Archive for Thursday, February 6, 2003

Imagine that!

Visionary” Collin Whitebread earned recognition for his picture of Eudora in 2020

February 6, 2003

Even though Collin Whitebread is at an age when the future still holds the promise of driving tests, proms and college applications, that didn't stop the Eudora seventh-grader from thinking about a time in his life many people don't contemplate until their mid-20s.

When Whitebread, a seventh-grader at Eudora Middle School, is in his early 30s, Eudora will have a population nearing 15,000, businesses will line Kansas Highway 10, and downtown will have gotten a facelift and serious revitalization. That is, of course, if Whitebread's predictions come true.

"You think of Eudora today as a small town, but it's hard to think of it growing big," he said.

His ideas were plausible enough to muster a first place in state award from the Kansas League of Municipalities' essay contest, "My City: 2020." Having won the Northeast Regional award before beating out entries from the state's other regions, Whitebread earned recognition at the state Capitol Jan. 30 as well as a spot in an upcoming issue of Kansas Government Journal.

Although Whitebread said his social studies teacher, Kathy Cox, who assigned the project to her class, helped him touch up his essay, the seventh grader is no novice to writing.

"I write stories on the computer," he said. "I never get past the first or second page."

That didn't stop middle school English teacher Paul Boone from using Whitebread's winning essay as an example of good organizational writing.

"I didn't really think I was going to win when I first entered it," he said.

Whitebread said many of the ideas for the essay came from comments made by City Administrator Mike Yanez when Cox's students heard him speak about city growth last semester. That discussion prompted Whitebread's ideas of an increased need for policing, as well as better recreation and infrastructure.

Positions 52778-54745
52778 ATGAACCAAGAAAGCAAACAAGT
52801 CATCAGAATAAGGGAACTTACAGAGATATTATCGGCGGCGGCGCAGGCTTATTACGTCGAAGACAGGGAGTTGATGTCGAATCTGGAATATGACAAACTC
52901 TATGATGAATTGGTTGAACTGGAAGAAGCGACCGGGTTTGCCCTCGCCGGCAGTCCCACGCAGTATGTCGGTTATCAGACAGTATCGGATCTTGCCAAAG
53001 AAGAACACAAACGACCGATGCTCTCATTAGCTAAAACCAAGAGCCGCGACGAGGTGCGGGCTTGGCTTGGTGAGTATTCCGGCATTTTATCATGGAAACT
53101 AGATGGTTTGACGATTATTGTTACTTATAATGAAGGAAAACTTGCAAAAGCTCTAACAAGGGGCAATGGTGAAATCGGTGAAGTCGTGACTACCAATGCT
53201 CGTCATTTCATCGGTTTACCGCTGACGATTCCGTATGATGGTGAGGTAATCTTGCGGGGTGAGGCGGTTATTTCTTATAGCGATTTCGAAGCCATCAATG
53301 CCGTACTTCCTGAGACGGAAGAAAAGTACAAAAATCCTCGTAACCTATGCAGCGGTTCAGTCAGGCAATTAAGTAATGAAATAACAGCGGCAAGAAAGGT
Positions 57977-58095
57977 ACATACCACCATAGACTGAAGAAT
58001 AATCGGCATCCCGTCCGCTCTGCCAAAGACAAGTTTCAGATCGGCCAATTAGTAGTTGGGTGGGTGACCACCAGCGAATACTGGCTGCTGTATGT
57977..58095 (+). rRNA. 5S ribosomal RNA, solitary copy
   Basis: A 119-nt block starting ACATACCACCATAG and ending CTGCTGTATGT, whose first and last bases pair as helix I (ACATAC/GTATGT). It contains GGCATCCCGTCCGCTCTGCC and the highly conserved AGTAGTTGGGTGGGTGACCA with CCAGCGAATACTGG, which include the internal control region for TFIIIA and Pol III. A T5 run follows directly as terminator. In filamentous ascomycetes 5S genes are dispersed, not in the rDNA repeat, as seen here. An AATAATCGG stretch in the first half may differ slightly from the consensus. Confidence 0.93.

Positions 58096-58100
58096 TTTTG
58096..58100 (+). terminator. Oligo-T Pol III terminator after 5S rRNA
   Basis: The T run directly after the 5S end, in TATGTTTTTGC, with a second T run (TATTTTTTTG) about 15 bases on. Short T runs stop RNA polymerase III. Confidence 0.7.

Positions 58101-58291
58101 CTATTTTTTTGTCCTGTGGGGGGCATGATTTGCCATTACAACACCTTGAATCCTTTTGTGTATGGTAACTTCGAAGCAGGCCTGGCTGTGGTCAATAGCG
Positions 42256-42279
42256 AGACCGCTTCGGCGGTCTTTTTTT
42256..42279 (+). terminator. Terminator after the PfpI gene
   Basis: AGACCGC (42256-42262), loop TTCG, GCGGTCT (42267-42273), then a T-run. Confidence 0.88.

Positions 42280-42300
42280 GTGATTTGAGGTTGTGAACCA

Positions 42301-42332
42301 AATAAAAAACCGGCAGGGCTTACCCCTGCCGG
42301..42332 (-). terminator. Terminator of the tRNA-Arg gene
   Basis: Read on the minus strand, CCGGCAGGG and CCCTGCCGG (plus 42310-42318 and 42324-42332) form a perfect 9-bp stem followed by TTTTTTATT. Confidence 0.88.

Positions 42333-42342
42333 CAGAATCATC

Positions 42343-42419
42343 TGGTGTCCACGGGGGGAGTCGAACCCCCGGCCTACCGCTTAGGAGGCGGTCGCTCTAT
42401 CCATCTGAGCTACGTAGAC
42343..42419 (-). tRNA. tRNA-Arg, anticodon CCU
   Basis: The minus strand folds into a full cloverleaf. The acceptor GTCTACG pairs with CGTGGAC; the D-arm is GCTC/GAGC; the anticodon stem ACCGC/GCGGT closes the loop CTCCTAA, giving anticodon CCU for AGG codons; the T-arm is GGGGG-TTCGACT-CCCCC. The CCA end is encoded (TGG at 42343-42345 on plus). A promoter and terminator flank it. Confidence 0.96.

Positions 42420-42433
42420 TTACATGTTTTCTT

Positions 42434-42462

"I think there need to be better roads, like on 12th Street," he said. "It's annoying because it's gravel."

In the future, Whitebread said he saw the city paying more attention to newer areas of Eudora.

"I think a lot of (growth) will be south of K-10, since there's not a lot of room to grow on this part," he said.

In a vision pool supporters would hope to find accurate, Whitebread said he pictured Eudora with a new pool, complete with water slides.

Also, Whitebread said he hoped Eudora would have a recreation area with weightlifting facilities and basketball courts.

Another one of Whitebread's predictions that would be a dream come true for many Eudorans is his idea that downtown and K-10 will be lined with local merchants.

"Not like K-Marts and Wal-Marts, but small, unique businesses," he said. "It would be nice to have big stores and stuff, but it would be nice to have stuff you usually have to go out of town for."

When envisioning Eudora in 2020, Whitebread said he pictured buildings and cars looking a little more futuristic but no hovercrafts or Jetsons-like skyrises. Picturing the future Eudora in 2003 must have been as hard as it was for Eudorans in the past to picture Eudora now, he said.

"It's kind of strange to think of Eudora back then and how it is now," he said

Using his imagination earned his essay top prize, meaning the immediate future will bring a $500 savings bond, proving that there are things for Whitebread to look forward to between now and 2020.

"I'm saving it for college ... or a car," he said.

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